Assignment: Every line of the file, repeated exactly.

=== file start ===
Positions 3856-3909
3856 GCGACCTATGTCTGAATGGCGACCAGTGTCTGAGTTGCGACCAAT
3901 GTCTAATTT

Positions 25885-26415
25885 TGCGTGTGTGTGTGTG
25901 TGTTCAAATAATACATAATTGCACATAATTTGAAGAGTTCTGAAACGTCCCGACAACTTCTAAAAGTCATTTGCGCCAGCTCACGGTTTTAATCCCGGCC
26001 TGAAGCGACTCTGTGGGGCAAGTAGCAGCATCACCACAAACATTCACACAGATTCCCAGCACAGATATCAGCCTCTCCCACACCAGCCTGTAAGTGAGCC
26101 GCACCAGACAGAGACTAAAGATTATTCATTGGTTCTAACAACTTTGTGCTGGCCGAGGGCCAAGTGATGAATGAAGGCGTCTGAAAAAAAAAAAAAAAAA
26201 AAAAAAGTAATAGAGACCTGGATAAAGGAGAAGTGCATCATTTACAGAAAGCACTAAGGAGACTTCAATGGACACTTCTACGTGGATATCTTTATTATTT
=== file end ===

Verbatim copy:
Positions 3856-3909
3856 GCGACCTATGTCTGAATGGCGACCAGTGTCTGAGTTGCGACCAAT
3901 GTCTAATTT

Positions 25885-26415
25885 TGCGTGTGTGTGTGTG
25901 TGTTCAAATAATACATAATTGCACATAATTTGAAGAGTTCTGAAACGTCCCGACAACTTCTAAAAGTCATTTGCGCCAGCTCACGGTTTTAATCCCGGCC
26001 TGAAGCGACTCTGTGGGGCAAGTAGCAGCATCACCACAAACATTCACACAGATTCCCAGCACAGATATCAGCCTCTCCCACACCAGCCTGTAAGTGAGCC
26101 GCACCAGACAGAGACTAAAGATTATTCATTGGTTCTAACAACTTTGTGCTGGCCGAGGGCCAAGTGATGAATGAAGGCGTCTGAAAAAAAAAAAAAAAAA
26201 AAAAAAGTAATAGAGACCTGGATAAAGGAGAAGTGCATCATTTACAGAAAGCACTAAGGAGACTTCAATGGACACTTCTACGTGGATATCTTTATTATTT